Maranatha Volunteers International’s work in Cuba continues to evolve in response to the country’s worsening economic climate. In the past year, the Cuban people have been struggling from a lack of basic necessities, such as food, water, electricity, fuel, medicine, and personal hygiene products. The few supplies that are available for purchase cost more than even employed citizens can afford. “The situation is pretty horrible,” remarked President of the Seventh-day Adventist Church in Cuba Aldo Perez. “But in the middle of that, God is with His people.” Maranatha stays active in Cuba amid turmoil, sending shipping containers full of basic necessities and planning to purchase ten Havana homes for congregations to use as places of worship.

During last year’s Cuba-focused #GivingTuesday campaign, generous donors raised more than $250,000. In February, Maranatha used these funds to send four shipping containers full of food, medicine, and other essential items to distribution points across the island. These resources aided more than 5,000 families, which represent roughly 20,000 individuals. Since that first shipment, two more containers are full and ready for transport from Panama. But a country-wide labor strike shut down the isthmus nation and postponed the containers’ voyage to Cuba. The supreme court in Panama ruled on the case in question on November 28, prompting the country’s gradual reopening. “It’s hard to say with absolute certainty, but we believe the containers will be on their way soon,” said Maranatha’s Chief Operating Officer, Kenneth Weiss.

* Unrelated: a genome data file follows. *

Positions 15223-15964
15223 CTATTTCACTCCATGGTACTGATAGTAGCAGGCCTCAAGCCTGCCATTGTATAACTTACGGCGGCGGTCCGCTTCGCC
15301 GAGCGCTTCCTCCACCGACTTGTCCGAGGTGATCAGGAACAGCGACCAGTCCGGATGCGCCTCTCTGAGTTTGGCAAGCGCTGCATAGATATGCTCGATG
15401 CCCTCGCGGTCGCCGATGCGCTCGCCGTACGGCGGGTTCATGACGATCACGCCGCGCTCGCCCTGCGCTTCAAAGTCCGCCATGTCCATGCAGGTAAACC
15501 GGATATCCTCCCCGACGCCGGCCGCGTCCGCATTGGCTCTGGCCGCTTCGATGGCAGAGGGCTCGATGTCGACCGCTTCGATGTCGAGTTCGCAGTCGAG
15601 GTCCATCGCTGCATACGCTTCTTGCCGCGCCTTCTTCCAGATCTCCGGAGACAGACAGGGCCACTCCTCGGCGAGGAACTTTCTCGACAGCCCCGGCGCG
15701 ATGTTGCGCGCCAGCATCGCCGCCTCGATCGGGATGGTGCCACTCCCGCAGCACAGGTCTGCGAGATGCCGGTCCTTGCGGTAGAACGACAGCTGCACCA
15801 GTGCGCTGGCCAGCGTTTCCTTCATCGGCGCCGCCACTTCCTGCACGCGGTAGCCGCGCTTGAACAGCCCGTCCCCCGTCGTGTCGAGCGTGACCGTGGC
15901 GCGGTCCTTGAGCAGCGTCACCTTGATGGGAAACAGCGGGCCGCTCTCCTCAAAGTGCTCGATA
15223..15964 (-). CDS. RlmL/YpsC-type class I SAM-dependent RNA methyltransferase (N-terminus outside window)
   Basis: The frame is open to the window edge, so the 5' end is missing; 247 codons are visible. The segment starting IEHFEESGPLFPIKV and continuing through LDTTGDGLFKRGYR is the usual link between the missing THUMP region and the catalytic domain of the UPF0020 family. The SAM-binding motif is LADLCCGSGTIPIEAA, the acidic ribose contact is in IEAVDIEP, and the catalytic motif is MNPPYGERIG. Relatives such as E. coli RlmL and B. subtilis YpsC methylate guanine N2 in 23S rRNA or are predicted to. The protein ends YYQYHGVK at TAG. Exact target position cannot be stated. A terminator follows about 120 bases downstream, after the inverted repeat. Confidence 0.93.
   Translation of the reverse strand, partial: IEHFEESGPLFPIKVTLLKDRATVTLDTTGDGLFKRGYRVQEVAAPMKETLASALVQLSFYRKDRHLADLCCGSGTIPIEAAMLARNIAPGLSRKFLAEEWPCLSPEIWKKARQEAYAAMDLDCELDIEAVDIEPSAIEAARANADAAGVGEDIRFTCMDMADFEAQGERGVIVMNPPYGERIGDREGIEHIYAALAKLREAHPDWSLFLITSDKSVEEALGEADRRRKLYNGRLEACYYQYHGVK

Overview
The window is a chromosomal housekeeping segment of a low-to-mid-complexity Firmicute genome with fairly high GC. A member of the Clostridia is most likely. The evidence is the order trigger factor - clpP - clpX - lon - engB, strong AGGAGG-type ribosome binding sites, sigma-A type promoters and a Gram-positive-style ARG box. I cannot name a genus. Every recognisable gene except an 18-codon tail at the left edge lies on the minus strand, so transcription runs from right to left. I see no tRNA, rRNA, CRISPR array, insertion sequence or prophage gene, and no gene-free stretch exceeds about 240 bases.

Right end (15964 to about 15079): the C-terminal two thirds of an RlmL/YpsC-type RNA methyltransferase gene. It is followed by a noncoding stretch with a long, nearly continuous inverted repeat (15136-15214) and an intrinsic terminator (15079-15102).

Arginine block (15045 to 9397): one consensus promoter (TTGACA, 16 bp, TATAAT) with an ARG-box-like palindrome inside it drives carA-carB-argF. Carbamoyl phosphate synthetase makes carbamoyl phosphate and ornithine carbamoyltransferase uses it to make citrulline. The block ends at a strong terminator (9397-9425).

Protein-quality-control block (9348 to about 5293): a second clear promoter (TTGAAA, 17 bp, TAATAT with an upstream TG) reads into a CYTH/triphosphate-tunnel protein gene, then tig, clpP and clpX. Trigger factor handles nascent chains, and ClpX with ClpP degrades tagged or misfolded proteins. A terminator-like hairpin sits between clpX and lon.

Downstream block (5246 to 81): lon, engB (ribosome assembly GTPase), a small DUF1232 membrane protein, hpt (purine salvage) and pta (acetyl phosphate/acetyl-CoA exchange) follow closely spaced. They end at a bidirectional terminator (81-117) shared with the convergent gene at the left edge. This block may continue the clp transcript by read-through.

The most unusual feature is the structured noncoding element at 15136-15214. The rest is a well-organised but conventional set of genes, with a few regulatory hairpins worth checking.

The clock is ticking for the Cuba Adventist Theological Seminary in Havana, which depends on the containers’ supplies to keep their doors open. Built by Maranatha in 1995, the institution is a pillar of Adventist Church growth on the island, but is currently struggling to feed its 70 students.

Amid economic stagnation, the 40,000-member Adventist Church in Cuba flourishes. Of the island’s 168 counties, 161 boast an Adventist presence. “The only way the people in Cuba can survive is through faith,” explained Perez. “And we offer them faith and hope in Jesus Christ.” Maranatha usually supports Adventist Church growth through the construction of new church buildings, but Cuba’s situation presents unique hindrances to this strategy. In the past, congregations have faced delayed building permits and the costly shipment of construction materials from other countries. “It’s expensive. It’s time-consuming. It’s complicated,” said Maranatha President Don Noble of the construction process in Cuba. The solution? Renovation. This month, Maranatha leadership is preparing to purchase ten houses across Havana, for just $3,000 a piece. The plan is for local crews to remodel the homes’ main rooms into places of worship and any extra space into living quarters for pastors.

Since 1994, Maranatha has been working in Cuba to build and renovate Seventh-day Adventist churches. Despite economic circumstances, which make work in Cuba complicated, Maranatha has been successful in building or remodeling more than 200 churches all over the island, in addition to the seminary in Havana.